Cuba, like every country, has distinctive street food, and one of the crowning achievements of that tradition is the frita cubana, a style of hamburger that has taken on a life of its own in the years since its invention. Supposedly invented in the 1920s and spread through Cuban food carts and hotel chains, the frita cubana is perhaps now best known as a signature offering of Miami’s Cuban-American restaurants, celebrated by burger connoisseurs but little-known outside the places where it is routinely served. That is positively criminal, as this burger has few equals.
I’ve been hoping to make this happen for years and I finally did it.
This one is a little different.
If the foodways of the coastal tropics have a unifying feature, it is the coconut. Spread by its own maritime machinations as well as human effort, Cocos nucifera is a large, flavorful, energy-dense addition to numerous cuisines and if there is anything about my people’s cooking that frustrates me, it is that it does not use enough coconut. Coconut has been my gateway into so many other delights and into so many different cultures’ recipes, and today, it serves that role again.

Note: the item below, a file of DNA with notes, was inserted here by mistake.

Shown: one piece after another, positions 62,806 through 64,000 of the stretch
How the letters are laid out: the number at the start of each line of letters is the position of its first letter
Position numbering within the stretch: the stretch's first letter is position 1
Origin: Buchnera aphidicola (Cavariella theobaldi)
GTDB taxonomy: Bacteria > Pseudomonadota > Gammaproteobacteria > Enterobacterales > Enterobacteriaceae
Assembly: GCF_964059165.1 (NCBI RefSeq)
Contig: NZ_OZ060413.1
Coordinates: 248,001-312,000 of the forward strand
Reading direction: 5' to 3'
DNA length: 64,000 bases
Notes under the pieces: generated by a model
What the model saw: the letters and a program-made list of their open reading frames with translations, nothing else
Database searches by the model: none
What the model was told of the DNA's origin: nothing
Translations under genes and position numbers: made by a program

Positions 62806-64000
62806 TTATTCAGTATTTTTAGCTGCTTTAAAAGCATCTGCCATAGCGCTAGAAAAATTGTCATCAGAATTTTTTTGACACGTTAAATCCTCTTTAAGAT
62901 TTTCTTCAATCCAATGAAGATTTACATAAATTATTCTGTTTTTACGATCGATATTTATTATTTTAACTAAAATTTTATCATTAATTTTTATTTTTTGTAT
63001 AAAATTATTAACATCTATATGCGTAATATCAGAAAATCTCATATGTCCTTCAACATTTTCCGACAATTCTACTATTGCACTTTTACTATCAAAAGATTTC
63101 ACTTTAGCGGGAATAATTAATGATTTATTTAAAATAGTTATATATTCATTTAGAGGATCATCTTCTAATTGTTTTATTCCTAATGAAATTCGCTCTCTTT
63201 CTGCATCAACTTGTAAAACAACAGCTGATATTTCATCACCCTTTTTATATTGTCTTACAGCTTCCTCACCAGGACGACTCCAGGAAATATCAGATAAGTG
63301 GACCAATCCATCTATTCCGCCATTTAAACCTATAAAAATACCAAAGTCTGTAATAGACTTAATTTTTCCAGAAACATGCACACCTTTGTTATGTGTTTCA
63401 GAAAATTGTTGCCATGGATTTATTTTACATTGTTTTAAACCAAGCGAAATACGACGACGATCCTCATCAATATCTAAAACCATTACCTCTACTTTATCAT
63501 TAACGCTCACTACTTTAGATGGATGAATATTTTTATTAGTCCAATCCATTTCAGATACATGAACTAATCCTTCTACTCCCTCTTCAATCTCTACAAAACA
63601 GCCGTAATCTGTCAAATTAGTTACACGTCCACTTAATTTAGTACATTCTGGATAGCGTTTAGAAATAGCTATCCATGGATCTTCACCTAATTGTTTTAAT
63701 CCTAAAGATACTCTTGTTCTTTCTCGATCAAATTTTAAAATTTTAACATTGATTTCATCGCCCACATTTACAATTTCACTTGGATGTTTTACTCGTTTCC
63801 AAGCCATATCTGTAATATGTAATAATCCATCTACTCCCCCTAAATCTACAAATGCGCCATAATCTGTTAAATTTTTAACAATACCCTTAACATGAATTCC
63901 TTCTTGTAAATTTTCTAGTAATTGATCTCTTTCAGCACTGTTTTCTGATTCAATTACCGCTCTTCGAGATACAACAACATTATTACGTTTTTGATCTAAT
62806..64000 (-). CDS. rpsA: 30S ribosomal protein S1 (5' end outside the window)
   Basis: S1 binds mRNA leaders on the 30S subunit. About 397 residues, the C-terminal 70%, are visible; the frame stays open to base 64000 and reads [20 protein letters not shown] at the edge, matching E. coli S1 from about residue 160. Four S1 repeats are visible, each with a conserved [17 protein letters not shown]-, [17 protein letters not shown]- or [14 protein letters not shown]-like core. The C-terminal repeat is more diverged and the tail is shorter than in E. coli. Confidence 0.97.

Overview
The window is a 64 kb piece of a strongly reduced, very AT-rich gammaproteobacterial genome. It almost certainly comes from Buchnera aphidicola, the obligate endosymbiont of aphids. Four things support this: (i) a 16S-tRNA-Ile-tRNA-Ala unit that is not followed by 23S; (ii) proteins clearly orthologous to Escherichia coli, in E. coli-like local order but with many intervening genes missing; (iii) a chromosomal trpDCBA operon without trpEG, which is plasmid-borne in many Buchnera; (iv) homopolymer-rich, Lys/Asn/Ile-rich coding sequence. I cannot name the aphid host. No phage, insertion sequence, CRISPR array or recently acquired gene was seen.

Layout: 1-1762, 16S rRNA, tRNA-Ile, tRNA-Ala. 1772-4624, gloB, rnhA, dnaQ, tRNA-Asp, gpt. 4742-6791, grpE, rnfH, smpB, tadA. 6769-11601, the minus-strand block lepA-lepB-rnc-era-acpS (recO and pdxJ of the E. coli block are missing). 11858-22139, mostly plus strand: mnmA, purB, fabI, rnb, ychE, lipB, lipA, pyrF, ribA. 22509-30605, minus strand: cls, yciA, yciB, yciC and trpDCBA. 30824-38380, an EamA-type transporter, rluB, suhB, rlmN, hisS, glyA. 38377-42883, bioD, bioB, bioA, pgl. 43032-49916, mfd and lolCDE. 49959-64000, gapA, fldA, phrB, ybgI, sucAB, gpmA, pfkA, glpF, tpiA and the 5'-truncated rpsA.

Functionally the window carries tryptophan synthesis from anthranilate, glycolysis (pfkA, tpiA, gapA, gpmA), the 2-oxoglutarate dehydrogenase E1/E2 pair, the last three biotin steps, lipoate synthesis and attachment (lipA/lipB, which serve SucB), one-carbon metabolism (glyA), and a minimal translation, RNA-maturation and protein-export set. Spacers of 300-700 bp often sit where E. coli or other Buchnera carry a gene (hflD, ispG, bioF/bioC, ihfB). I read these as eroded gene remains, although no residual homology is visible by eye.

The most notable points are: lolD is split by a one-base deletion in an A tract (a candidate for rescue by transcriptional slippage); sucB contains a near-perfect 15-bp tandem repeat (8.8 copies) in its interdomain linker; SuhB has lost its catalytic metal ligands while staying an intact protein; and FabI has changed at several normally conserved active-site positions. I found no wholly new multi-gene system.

Enter beef rendang, or rendang daging in Bahasa Indonesia.
Cuba is the largest island in the Caribbean, and with that size comes more regional variety than outsiders realize. In particular, the Oriente region of Cuba, facing Haiti and closer to the equator than the rest of this already-tropical island, are known for spicier fare than parts farther north. Bayamo, one of the oldest cities in Cuba, is at the heart of this region, and gives its name to this curious casserole.